Filmmakers demonstrate jaw-dropping empathy in Us and Them, a documentary about homelessness in Victoria

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      Us and Them is an inspiring documentary about transformation—but not in the way you would expect in a film about homelessness.

      Made over 10 years in Victoria, it reveals how four people living on the streets—Stan Hunter, Eddie Golko, Dawnellda Gauthier, and Karen Montgrand—struggle with addiction, grow, evolve, and become friends.

      But it's also a deeply personal journey into how this affected and changed one of the filmmakers, Krista Loughton, former programming and community liaison at CineVic Society of Independent Filmmakers. And it's also likely to transform audiences.

      Last night, CHEK-TV broadcast the world premiere of Us and Them, which was coproduced by Jennifer Abbott (The Corporation) and includes appearances by Vancouver physician and addiction expert Dr. Gabor Maté. 

      It's a jaw-droppingly authentic and empathetic exploration of the roots of homelessness and how we are all not so different after all. Us and Them is also extraordinarily well written and the music will lift your spirits.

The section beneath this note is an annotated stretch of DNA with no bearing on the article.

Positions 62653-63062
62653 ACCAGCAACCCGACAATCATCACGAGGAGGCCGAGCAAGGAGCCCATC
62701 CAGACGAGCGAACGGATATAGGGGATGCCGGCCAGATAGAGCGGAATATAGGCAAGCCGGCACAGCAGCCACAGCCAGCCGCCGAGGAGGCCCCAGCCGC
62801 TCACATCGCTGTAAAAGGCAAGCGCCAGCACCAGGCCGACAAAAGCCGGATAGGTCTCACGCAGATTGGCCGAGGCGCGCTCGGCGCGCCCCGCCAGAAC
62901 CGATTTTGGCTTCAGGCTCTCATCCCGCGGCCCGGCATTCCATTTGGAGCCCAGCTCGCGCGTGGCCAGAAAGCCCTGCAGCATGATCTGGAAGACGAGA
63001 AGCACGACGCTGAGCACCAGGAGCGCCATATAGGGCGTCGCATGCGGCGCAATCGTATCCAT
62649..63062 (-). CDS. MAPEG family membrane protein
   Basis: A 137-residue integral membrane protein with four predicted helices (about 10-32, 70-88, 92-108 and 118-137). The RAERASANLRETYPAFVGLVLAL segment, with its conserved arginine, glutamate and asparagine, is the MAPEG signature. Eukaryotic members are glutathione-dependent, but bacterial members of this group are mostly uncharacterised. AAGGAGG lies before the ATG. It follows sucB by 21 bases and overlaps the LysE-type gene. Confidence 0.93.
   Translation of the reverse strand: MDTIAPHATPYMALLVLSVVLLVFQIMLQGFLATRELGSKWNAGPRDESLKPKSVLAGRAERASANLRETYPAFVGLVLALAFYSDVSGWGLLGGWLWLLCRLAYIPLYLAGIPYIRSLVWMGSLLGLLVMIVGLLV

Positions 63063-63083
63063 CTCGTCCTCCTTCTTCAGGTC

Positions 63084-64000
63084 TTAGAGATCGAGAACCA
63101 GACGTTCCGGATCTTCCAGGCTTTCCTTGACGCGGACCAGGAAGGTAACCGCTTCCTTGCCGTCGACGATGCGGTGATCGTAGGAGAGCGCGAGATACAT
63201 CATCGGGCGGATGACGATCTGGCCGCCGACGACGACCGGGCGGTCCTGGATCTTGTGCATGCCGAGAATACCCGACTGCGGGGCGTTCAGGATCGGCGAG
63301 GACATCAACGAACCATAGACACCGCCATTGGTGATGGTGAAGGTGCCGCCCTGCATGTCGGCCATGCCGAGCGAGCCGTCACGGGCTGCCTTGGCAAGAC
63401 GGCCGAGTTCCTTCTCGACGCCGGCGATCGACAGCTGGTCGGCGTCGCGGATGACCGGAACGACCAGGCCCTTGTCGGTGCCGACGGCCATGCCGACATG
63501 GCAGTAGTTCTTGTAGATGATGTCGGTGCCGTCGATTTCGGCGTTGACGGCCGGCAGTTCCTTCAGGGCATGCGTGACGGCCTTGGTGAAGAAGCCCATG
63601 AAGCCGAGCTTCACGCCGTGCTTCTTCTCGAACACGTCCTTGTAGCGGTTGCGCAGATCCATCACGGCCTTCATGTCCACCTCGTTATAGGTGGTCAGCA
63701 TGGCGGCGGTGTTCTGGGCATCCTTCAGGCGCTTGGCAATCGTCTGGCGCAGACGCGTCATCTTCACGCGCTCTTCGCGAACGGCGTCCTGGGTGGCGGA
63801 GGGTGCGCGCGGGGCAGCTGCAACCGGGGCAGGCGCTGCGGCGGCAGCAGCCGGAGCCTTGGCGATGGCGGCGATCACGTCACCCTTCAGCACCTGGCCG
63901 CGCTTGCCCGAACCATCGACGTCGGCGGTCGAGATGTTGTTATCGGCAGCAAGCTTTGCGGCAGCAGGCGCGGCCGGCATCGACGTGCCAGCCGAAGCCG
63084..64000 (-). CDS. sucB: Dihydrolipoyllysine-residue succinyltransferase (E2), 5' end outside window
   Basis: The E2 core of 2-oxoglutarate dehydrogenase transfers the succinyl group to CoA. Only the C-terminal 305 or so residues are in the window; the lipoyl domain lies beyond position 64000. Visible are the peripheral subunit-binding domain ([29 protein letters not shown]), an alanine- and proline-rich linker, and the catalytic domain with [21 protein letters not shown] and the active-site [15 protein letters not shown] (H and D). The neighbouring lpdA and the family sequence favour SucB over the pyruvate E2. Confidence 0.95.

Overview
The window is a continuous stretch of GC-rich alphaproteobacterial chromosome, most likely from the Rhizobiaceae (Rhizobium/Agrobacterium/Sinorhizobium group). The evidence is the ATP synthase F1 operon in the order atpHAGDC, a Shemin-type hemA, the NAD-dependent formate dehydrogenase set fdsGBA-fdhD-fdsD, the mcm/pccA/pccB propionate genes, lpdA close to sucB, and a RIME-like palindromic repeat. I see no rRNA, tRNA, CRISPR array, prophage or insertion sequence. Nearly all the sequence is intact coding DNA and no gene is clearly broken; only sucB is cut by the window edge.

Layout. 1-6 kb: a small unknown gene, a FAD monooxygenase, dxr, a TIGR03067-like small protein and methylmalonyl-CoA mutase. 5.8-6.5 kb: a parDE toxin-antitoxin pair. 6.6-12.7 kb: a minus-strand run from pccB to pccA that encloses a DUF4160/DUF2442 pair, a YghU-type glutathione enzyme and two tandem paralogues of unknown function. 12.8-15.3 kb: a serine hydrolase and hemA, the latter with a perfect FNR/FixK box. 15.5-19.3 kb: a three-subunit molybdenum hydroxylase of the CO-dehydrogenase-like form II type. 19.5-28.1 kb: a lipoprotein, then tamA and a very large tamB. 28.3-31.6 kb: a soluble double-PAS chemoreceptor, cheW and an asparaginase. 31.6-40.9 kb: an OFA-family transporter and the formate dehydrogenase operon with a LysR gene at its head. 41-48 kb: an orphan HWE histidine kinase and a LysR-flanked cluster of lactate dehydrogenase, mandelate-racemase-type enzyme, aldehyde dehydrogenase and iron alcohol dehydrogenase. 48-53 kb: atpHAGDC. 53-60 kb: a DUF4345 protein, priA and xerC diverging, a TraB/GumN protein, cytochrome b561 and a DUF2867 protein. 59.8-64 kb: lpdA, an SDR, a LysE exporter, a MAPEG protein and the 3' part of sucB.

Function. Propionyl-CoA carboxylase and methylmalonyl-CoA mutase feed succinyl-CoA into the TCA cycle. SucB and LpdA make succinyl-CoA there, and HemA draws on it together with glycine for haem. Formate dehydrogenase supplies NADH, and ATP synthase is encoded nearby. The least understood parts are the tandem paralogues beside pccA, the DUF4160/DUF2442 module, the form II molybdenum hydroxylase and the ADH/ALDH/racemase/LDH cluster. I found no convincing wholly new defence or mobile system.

You can see the trailer below.

      Watch the trailer for Us and Them.

      Homeless people have many strengths

      Homelessness is a familiar topic to readers of this website.

      That's because the Georgia Straight has been posting articles for several years by Stanley Q. Woodvine, a long-term homeless person living in the Fairview neighbourhood. It's been a privilege to share his perspectives with a wider audience than he reaches on his blog.

      So I can relate to the transformational message in Us and Them.

      Getting to know Stanley and reading his view of the city from the streets has changed my perceptions and, I'm sure, the views of many of his readers about people living rough in Vancouver.

      Stanley has taught me that a homeless person can be more knowledgeable, more perceptive, more creative, more community-minded, more artistic, and more kind-hearted than many of the people we encounter in our day-to-day lives.

      He's also shown me that a homeless person can be a tech genius, a very witty writer, and have a sky-high I.Q.—and not be addicted to drugs or alcohol.

      If I have one quibble with Us and Them, it reinforces public perceptions that the homeless are addicts or struggling with mental illness. That's not always the case.

      Yet in a similar way to Stanley, the homeless people in Us and Them reveal strengths that would never be noticed by local residents seeing them on the streets or hunched in a corner of McDonald's or binning in a back alley or sleeping in a parkade.

      If you get the chance, check out this documentary.

      It will open your heart and just might spur you to take action in your community.